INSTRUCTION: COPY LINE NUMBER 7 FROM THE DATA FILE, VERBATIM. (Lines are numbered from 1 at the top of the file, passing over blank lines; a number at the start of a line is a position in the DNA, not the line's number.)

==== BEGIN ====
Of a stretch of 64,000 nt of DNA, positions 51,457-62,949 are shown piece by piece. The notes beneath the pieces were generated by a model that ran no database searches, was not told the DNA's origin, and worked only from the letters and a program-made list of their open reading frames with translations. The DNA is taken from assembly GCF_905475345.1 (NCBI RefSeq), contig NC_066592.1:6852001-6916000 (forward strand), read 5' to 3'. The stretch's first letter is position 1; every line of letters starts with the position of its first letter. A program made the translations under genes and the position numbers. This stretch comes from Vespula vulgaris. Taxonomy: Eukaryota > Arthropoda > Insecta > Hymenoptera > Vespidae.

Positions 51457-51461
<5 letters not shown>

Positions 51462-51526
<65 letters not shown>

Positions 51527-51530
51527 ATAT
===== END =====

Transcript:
51527 ATAT